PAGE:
The Centers for Disease Control and Prevention (CDC) estimates that approximately 4.5 million Americans get bitten by dogs each year, out of which 800,000 injuries are severe enough to require hospitalization. Unlike traffic accidents, dog attacks often lead to serious disputes over liability. Laws on who is responsible when an attack occurs vary from state to state, and even in the most straightforward cases, it can take time to navigate these issues. Therefore, it is essential to have the support of aggressive dog bite attorneys willing to investigate and, if required, file a lawsuit.
North Carolina dog bite cases typically involve showing either (a) that the dog by its very breed had a vicious propensity or (b) that the dog had previously attacked, placing its owner on notice of its vicious propensity. In some circumstances, showing that the dog had been negligently trained and socialized may be possible—similarly, the chances of winning liability in the courtroom increase if the owner violates a local ordinance.
Establishing an owner’s responsibility after a pet attack is a rigorous process in North Carolina. A plaintiff must show:
To prove owner liability in an animal attack case, the victim must demonstrate that the animal was predisposed to dangerous behavior and that the owner was aware of it. This awareness can be established through the animal’s prior conduct. In North Carolina, for instance, a dog’s propensity for danger can be proven by pointing to a previous attack. The “one-bite rule,” commonly misunderstood, applies in a few states, but it is not the sole method of proving owner liability.
If the dog owner was a tenant, our firm will also investigate whether the landlord is liable for your injuries. Landlord liability can be established where (1) the landlord knew the tenant had a vicious dog, (2) the landlord could remove the vicious dog, but (3) negligently failed to remove the vicious dog.
North Carolina is often referred to as a “one-bite” state, which means that a dog’s owner is only held liable if their pet has previously attacked someone. The first bite is a warning sign of the dog’s potential for violence. This prerequisite complicates some personal injury cases because you may need to find witnesses and evidence of previous attacks.
On the other hand, in “strict liability” states, the owner is responsible for ensuring that their pet does not harm anyone, with no exceptions. It does not matter if the owner knew their dog had dangerous tendencies or whether they could have prevented the attack. The dog owner is always legally responsible.
Although Maginnis Howard has successfully litigated under this traditional view of North Carolina law, the reality is more complex. Most states today are strict liability states, and only a handful are “one-bite” only. North Carolina is one of five states that implement both laws.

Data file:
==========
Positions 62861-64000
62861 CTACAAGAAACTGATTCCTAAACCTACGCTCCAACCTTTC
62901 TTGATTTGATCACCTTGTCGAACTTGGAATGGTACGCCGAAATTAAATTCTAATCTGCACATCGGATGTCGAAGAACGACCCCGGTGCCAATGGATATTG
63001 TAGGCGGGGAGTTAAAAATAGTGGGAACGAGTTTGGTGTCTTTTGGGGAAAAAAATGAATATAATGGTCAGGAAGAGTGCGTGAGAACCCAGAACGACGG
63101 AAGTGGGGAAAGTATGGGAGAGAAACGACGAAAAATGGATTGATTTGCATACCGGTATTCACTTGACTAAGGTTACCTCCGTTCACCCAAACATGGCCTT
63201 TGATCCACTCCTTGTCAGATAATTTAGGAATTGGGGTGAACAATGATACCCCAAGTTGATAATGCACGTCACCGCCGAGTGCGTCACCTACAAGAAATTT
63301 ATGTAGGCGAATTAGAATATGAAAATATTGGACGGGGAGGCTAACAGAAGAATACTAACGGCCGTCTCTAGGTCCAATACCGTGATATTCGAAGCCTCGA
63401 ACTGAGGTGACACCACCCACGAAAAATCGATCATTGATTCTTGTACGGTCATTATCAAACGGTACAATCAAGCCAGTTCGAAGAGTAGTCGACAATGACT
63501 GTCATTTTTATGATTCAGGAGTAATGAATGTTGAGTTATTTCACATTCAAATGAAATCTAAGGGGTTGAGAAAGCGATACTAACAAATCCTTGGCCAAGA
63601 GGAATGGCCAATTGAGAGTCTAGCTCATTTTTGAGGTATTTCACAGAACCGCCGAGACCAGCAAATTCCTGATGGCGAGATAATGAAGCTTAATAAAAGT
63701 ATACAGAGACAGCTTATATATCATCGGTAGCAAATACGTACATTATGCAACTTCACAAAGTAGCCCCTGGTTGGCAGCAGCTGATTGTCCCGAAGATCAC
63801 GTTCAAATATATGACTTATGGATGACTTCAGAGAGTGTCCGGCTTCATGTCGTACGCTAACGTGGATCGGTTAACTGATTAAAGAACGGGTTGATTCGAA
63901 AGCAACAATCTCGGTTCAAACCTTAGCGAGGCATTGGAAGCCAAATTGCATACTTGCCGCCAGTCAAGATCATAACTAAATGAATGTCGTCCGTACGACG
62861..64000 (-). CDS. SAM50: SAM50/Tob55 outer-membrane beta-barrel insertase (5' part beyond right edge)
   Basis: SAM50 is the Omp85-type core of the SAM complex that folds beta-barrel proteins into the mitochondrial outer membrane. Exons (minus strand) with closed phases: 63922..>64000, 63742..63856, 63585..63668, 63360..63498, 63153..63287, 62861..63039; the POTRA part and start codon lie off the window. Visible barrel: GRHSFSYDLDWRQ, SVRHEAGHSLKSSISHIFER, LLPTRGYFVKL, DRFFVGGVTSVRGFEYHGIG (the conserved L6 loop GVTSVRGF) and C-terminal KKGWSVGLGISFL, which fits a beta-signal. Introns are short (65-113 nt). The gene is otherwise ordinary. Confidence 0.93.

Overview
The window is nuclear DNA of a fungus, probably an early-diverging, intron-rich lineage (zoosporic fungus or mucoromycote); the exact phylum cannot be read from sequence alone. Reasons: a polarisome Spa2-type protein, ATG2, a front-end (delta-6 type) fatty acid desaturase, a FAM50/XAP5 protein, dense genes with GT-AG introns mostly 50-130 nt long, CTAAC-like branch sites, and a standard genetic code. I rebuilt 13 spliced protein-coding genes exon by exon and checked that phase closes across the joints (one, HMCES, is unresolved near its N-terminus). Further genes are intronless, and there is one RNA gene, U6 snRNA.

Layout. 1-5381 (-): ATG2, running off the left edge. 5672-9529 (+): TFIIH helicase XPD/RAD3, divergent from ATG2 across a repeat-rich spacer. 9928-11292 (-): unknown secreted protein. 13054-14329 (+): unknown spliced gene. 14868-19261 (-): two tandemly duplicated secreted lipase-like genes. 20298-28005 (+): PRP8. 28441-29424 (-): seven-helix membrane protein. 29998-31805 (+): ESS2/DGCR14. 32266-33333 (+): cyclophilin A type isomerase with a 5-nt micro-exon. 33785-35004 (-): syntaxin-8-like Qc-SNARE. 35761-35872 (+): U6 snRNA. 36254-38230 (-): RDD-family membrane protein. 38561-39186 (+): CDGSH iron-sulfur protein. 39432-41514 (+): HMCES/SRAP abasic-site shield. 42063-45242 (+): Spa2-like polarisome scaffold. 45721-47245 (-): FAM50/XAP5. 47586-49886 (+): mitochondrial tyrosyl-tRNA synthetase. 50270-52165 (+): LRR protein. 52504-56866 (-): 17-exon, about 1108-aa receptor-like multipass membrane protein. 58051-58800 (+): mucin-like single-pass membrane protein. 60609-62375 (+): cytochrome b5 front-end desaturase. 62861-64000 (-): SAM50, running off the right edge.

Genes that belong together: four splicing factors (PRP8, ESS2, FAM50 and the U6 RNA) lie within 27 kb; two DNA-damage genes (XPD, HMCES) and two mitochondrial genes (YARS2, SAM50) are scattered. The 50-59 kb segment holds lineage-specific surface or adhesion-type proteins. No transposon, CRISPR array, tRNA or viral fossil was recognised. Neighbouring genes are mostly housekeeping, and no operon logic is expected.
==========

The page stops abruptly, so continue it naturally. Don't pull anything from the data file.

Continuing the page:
We will assist you with every aspect of your dog bite claim, including finding sources of financial recovery. Unlike a car accident, where there is almost always a source of insurance coverage to pay money damages – this is not always the case with dog attack claims. The owner of the dog may not have homeowner’s or renter’s insurance that provides coverage for your injuries, or the insurance company may file a “declaratory judgment” suit to argue that it should not have to provide coverage for your damages (for example, if the policyholder did not disclose that they owned a dog).
We will assist you with every aspect of your dog bite claim, including finding sources of financial recovery. Unlike a car accident, where there is almost always a source of insurance coverage to pay money damages – this is not always the case with dog attack claims. The owner of the dog may not have homeowner’s or renter’s insurance that provides coverage for your injuries, or the insurance company may file a “declaratory judgment” suit to argue that it should not have to provide coverage for your injuries (for example, if the policyholder did not disclose that he or she owned a dog). If such an insurance coverage suit is filed, our Raleigh dog bite attorneys will assist you both with your primary liability case and the coverage suit.
There are many damages available for dog bite victims in North Carolina. This includes:
For a legal team you can trust, contact the experienced attorneys at Maginnis Howard. Our results speak for themselves, and our clients are our priority. Go to our contact page for information about the Maginnis Howard location closest to you. We are conveniently located across the state in Raleigh, Charlotte, and Fayetteville.